But only Cleveland seems able to make the Warriors pay for it. Toronto certainly couldn’t. Toronto came into Golden State looking for a glimmer of hope that they could climb past that second tier in the NBA they are on — the Raptors had won 8-of-9 and were just a game back of Cleveland in the East. Surely this was a team that could run with one of the NBA’s two big dogs, right?
Golden State was up 42-17 after one quarter, and the Warriors shot 72 percent for that frame. Shot charts don’t look much better than the Warriors first quarter:
The Raptors are scrappy and fought back to make it a five-point game in the second, then Toronto coach Dwyane Casey stuck with big man Jonas Valanciunas too long against the Warriors small lineups at the end of the second and the Warriors went on another run and led by 17 at the half. The Raptors turned all those Warriors turnovers into 26 points, which allowed them to make the game respectable at the end — 122-111 Warriors — and while Toronto made its late push to this game never really felt in doubt. Stephen Curry had 28 in the win.
Too many fans underestimate how good this Raptors team is — they won 56 games last season and went to the Eastern Conference Finals last season, this season they are on pace for 58 wins and the two-seed in the East (only Boston, as it starts to come together, looks like a team that would have the potential to keep the Raptors from a return to the ECF). Toronto has the best offense in the NBA this season (yes, better than the Warriors statistically) and the second best net rating (+9.5 points per 100 possessions). This is a very good team. But they are 0-3 against the Cavaliers this season and the Warriors offered the same assessment — the Raptors are on the second tier.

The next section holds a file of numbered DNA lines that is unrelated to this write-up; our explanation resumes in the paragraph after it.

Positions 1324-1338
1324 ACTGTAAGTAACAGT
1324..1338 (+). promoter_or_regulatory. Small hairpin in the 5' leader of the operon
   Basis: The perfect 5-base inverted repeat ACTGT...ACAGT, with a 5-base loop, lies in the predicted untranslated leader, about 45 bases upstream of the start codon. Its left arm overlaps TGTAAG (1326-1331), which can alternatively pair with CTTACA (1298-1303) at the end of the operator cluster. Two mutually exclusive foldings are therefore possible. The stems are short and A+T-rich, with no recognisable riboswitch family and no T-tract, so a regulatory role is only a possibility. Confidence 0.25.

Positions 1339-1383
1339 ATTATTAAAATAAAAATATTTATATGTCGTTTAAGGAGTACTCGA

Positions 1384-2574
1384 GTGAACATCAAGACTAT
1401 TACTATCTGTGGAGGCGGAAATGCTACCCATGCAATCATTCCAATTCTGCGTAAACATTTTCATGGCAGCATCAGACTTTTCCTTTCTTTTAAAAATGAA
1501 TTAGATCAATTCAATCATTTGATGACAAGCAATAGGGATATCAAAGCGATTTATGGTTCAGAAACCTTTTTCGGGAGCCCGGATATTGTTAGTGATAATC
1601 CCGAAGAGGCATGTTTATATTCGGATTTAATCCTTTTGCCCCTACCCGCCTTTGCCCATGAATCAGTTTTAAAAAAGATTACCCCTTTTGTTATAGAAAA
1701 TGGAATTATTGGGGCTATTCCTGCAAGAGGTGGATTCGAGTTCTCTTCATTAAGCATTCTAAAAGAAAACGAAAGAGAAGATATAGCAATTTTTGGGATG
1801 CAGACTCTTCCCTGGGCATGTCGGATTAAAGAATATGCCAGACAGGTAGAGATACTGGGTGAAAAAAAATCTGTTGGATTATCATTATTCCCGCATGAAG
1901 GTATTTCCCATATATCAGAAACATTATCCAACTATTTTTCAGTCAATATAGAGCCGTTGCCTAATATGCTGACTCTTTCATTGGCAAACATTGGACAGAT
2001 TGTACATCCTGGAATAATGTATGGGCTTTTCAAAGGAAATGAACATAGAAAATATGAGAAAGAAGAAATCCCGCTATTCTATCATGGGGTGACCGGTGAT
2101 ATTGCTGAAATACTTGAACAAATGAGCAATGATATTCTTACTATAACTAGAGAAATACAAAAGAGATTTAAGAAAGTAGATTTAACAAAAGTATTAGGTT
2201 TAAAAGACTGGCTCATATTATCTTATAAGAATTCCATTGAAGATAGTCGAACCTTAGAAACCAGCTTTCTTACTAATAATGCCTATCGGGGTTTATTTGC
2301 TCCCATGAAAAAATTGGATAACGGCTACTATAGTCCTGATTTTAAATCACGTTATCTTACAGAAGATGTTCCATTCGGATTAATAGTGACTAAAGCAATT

2) Trail Blazers snap six-game losing streak against Kings in battle of teams eyeing eight seed in West. There is a lot of basketball to go this season, things can change, but the West seems to be shaping up with seven teams as playoff locks barring major injuries — the Warriors, Spurs, Rockets, Clippers, Thunder, Jazz, and Grizzlies — then there is a five game drop to anyone else. That could leave the Kings, Nuggets, and Trail Blazers fighting for the final playoff slot in the West (New Orleans can enter this discussion if it strings some wins together, but we need to see that first).
Which is why Portland snapping its six-game losing streak — and Sacramento’s four-game winning streak — on Wednesday night mattered. Portland won comfortably 102-89, which leaves Sacramento and Denver tied for the eight seed at 14-18, with the Blazers just one game back. There were no DeMarcus Cousins/Meyers Leonard fireworks this time around, although Leonard did have an impressive game with 16 points off the bench.
The Blazers strategy clearly was to make life difficult for Cousins and dare any other King to beat them. Without Rudy Gay (he’s missed seven of the last eight) they couldn’t — Kings players not named Cousins shot 38.3 percent overall and 6-of-22 from three. It wasn’t good enough, the Kings offense was entirely too stagnant against a Portland defense that has been the worst in the NBA this season.
Portland got 20 points out of C.J. McCollum, but it was more about balance as six Blazers scored in double figures, and as a team they shot 48 percent from three.
The race for the eight seed in the West could be very interesting the rest of the season, and it could well impact the trades the Blazers and Kings look to make — and don’t look to make — as the trade deadline starts to loom.